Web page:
Scientist, Entrepreneur & Social Reformer
The name Ernst Abbe (1840-1905) is closely associated with the city of Jena. He was born in 1840 to a working-class family in Eisenach. His high talent was recognized early and both parents and teachers provided him with a very good education. Abbe studied mathematics, physics, astronomy and philosophy in Jena and Göttingen. At the age of about 30, he was appointed associate professor in Jena. The collaboration between Ernst Abbe and Carl Zeiss in Jena had already begun in 1867. Working on the improvement of microscopes in the Zeiss workshop, with the aim of taking them out of the realm of mere empiricism, the so-called "Pröbelns", Ernst Abbe was faced with a life's work: He finally developed the "new microscopy" - an overall scientific and technical achievement based on calculations, which became the prerequisite for the coming research into micro-organisms.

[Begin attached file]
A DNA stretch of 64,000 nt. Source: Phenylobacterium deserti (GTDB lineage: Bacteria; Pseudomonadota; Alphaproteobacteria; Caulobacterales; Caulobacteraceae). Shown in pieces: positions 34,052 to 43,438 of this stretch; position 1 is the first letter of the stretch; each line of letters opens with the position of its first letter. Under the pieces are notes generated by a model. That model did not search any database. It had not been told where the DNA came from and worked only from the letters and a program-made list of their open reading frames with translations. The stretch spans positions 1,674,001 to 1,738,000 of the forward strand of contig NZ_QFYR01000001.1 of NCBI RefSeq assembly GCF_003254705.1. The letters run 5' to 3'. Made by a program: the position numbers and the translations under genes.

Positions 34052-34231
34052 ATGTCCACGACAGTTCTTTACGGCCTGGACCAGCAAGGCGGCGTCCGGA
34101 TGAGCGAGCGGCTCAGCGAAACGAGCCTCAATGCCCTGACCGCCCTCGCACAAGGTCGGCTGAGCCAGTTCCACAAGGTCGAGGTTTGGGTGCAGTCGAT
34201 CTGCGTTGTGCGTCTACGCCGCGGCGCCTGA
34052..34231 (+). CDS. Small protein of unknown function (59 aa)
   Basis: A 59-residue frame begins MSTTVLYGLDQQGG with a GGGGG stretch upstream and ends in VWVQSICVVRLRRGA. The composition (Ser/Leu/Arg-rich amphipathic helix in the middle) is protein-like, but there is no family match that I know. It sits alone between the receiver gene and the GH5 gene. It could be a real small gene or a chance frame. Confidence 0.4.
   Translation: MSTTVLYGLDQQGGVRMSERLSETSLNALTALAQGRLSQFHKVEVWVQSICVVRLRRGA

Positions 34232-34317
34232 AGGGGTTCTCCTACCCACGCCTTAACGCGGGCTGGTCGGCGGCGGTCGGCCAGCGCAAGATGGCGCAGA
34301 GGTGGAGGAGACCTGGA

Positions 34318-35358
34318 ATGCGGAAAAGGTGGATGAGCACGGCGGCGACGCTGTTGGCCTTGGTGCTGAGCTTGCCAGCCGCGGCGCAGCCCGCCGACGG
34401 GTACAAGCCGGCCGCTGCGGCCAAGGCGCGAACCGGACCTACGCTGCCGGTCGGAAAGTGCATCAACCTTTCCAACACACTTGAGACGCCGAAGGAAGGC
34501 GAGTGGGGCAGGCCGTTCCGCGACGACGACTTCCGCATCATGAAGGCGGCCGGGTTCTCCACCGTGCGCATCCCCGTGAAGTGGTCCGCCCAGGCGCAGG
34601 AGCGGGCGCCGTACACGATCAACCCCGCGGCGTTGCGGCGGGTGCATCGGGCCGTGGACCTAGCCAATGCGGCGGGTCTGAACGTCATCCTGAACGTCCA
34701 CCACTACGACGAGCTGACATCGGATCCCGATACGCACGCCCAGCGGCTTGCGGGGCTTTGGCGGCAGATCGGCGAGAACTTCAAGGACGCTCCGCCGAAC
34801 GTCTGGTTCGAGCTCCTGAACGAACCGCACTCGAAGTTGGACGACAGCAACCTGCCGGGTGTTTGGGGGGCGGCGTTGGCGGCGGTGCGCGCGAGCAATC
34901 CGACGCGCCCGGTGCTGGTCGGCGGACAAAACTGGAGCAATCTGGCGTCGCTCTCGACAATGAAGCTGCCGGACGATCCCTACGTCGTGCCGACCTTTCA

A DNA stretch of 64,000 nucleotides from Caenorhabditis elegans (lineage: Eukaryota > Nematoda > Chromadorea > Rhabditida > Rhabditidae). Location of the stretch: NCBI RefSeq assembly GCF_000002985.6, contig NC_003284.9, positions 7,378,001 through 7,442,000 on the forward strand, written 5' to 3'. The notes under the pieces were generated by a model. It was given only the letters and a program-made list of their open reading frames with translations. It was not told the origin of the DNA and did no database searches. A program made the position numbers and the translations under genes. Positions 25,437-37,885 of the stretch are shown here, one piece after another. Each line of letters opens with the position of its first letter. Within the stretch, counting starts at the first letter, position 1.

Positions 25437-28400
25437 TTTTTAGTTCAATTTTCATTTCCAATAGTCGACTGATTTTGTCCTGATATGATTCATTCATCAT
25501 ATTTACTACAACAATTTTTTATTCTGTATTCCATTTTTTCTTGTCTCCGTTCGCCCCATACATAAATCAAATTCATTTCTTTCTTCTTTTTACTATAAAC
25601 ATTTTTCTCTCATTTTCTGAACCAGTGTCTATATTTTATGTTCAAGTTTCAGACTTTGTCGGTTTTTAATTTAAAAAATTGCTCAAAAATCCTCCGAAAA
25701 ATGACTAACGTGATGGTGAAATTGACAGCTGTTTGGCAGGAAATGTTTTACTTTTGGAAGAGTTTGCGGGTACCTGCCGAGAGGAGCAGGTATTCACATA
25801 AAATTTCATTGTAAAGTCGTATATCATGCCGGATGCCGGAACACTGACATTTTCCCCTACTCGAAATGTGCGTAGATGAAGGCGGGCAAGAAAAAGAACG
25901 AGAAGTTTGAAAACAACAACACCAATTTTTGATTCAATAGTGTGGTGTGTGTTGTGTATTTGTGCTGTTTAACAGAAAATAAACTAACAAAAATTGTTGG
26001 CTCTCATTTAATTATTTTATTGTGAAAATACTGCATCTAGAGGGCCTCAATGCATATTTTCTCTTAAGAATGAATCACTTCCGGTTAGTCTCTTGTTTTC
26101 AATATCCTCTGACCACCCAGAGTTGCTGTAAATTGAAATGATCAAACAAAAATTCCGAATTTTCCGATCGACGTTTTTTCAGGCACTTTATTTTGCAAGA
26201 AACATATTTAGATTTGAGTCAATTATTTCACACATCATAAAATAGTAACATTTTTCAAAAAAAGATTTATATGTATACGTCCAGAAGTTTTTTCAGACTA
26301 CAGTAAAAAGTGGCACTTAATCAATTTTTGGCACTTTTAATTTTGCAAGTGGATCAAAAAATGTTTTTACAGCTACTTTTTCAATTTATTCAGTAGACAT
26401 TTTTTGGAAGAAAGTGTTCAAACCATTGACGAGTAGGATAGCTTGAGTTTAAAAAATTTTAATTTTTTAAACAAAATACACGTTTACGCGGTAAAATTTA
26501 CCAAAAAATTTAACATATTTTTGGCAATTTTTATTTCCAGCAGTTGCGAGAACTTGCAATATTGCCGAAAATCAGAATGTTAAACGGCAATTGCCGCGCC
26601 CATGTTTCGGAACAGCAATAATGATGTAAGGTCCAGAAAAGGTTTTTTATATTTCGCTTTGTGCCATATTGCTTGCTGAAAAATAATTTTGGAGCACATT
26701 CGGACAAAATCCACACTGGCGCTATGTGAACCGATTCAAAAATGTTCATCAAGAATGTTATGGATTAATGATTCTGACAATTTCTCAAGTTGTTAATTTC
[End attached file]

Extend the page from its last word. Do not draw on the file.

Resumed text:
With his "Theory of Imaging in the Microscope," Ernst Abbe founded scientific optics. Carl Zeiss made Abbe a partner in his company. One year after Zeiss' death, Ernst Abbe became the sole head of the company and even then laid the foundation for the company's success. Ernst Abbe established the Carl Zeiss Foundation, which he made the sole owner of Zeiss-Werke and co-owner of SCHOTT-Werke in 1891. This allowed the company to have a unique constitution: among other things, it provided its workforce with paid vacation, profit sharing, pension rights and the eight-hour day. Ernst Abbe's socio-political reforms were far ahead of his time. "Eight hours of work, eight hours of sleep, eight hours of being human" - This motto, originated in the 19th century in Great Britain, is also attributed to Abbe. His attitude to life and his dealings with others were based, without distinctions of "rank and person," on integrity, self-discipline and modesty. Ernst Abbe's life's work includes a combination of his scientific knowledge with entrepreneurial possibilities and a high social-ethical standard. He made this available not only to the Carl Zeiss company, but also to the university and not least to the city of Jena - which can still be experienced today. Ernst Abbe died in Jena on January 14, 1905.